To cope with the tight liquidity condition experienced by the banking sector, lenders such as Bank of India are offering fixed deposit (FD) schemes for a limited period. These schemes are offering high rates of interest, but the period for which they are available is not mentioned by any bank.
For Bank of India, which is running a limited period offer on FDs having a maturity period of 555 days (around one-and-a-half years), the interest rate is as high as 9.25%. The country’s largest lender, State Bank of India, also offers 9.25% on its regular FD scheme for the same maturity period. However, some private banks, such as Karur Vysya Bank Ltd, offer higher interest rate of 10.25% on their regular FD scheme for the same maturity period.
Why limited offers
Banks often face credit-deposit mismatch. One of the reasons for such a mismatch is less-than-expected deposits. To bridge this shortfall, banks offer specific tenor FDs witnessing lower levels of deposit through such limited period offers. “Maturities which offer highest rate generally attract high customer interest. Once banks are able to mobilize deposits according to their requirement, they reduce interest on such maturities,” says a senior official of Bank of India who did not want to be named.
Agrees C.M. Khurana, general manager, large corporate credit, Oriental Bank of Commerce: “While asset-liability committee of the bank can alter interest rates on any maturity, the maturities under limited period offer are generally the first ones to see change in deposit rates.”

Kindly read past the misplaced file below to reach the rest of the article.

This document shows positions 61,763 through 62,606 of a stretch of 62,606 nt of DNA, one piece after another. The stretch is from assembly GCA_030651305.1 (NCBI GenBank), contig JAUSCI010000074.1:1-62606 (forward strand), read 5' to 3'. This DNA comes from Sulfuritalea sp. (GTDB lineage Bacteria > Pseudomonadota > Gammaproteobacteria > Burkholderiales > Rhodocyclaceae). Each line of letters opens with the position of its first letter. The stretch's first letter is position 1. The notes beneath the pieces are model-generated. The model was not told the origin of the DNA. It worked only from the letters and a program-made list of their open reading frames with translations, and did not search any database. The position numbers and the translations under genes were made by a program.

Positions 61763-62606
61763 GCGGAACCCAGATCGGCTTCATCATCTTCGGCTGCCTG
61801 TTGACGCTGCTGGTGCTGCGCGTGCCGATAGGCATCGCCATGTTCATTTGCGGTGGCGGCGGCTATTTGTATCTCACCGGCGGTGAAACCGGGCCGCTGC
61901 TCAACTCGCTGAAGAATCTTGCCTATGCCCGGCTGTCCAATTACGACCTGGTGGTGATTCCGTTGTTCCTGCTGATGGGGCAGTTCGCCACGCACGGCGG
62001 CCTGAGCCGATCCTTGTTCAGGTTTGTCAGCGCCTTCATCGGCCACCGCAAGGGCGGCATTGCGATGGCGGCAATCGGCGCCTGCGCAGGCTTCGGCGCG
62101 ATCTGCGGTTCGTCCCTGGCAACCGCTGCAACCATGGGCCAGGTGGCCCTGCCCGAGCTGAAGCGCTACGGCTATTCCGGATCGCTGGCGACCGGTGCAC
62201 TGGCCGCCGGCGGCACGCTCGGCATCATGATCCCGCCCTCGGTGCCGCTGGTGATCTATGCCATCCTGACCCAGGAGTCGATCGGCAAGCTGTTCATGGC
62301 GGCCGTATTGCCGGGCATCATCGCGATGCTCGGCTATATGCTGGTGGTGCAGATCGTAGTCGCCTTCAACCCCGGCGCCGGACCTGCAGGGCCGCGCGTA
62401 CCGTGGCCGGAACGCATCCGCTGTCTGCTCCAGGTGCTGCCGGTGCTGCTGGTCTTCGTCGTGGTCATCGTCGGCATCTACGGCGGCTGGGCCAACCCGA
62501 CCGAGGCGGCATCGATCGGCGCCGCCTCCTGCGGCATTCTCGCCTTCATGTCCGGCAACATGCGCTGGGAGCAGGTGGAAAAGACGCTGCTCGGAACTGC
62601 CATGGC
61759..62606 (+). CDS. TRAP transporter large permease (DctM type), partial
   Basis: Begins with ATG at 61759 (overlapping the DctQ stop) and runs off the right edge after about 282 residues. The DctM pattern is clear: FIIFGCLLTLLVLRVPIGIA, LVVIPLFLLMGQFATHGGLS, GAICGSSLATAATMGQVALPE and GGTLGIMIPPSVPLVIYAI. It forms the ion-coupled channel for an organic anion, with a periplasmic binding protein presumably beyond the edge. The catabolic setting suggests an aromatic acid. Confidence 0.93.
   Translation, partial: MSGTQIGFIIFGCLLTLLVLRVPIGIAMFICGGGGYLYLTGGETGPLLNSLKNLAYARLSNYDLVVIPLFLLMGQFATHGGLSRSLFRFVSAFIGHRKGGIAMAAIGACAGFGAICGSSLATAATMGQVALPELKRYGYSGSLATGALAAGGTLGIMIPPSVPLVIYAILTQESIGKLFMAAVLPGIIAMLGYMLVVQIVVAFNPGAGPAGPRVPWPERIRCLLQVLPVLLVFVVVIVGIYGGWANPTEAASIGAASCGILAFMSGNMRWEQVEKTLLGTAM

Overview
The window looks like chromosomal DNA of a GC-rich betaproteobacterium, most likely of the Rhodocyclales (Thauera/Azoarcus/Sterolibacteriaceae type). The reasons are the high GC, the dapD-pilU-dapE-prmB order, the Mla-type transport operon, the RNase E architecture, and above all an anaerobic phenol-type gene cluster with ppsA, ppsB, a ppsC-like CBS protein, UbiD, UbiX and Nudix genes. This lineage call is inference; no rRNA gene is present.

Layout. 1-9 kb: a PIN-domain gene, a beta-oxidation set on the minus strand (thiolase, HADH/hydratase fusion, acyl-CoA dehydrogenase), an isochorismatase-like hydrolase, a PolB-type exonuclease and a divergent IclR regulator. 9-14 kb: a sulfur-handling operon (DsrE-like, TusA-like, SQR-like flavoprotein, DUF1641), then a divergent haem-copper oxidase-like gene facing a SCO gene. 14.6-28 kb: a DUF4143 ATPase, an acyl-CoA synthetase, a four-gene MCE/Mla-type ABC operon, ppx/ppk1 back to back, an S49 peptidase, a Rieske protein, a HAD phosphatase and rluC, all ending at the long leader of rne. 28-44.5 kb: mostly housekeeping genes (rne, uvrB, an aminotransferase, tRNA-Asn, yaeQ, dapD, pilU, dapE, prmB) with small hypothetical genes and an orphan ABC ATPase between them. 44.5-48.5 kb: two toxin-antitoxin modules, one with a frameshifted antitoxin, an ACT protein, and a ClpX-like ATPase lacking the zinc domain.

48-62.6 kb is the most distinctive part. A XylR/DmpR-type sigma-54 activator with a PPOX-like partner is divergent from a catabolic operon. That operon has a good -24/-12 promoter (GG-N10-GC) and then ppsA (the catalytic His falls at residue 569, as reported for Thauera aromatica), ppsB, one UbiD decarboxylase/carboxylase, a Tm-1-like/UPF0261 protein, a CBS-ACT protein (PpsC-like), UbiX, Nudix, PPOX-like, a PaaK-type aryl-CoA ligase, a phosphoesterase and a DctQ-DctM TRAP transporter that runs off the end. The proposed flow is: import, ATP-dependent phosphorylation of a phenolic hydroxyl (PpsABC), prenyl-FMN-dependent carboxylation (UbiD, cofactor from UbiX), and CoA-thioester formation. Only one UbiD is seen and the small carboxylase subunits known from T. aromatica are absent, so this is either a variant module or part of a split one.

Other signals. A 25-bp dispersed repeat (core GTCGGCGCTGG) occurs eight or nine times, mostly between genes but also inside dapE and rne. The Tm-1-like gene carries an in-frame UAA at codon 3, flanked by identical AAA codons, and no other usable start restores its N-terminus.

But there are no specific records available if such schemes are drawing attention of investors, adds Khurana.
Should customers go for such offers?
With the food price inflation in double digits, many analysts expect the Reserve Bank of India to harden policy rates further. Consequently, deposit rates may also go up. Does this mean that customers who opt for such limited period offers will lose out once deposit rates on other schemes go up?
“No,” says Kartik Jhaveri, founder and director, Transcend Consulting, a Mumbai-based private financial planning and wealth management firm.
“Though the general expectation is that interest rates will harden in the future, there is no guarantee. Also, no one knows when that would happen. Hence, for a conservative investor these schemes are the perfect ones to invest in,” says Jhaveri.
In case interest rate were to go up, investors can withdraw from the limited period FD scheme and put the money in higher paying FD offers. A premature withdrawal penalty of, in general, 1% is levied on limited period FD schemes.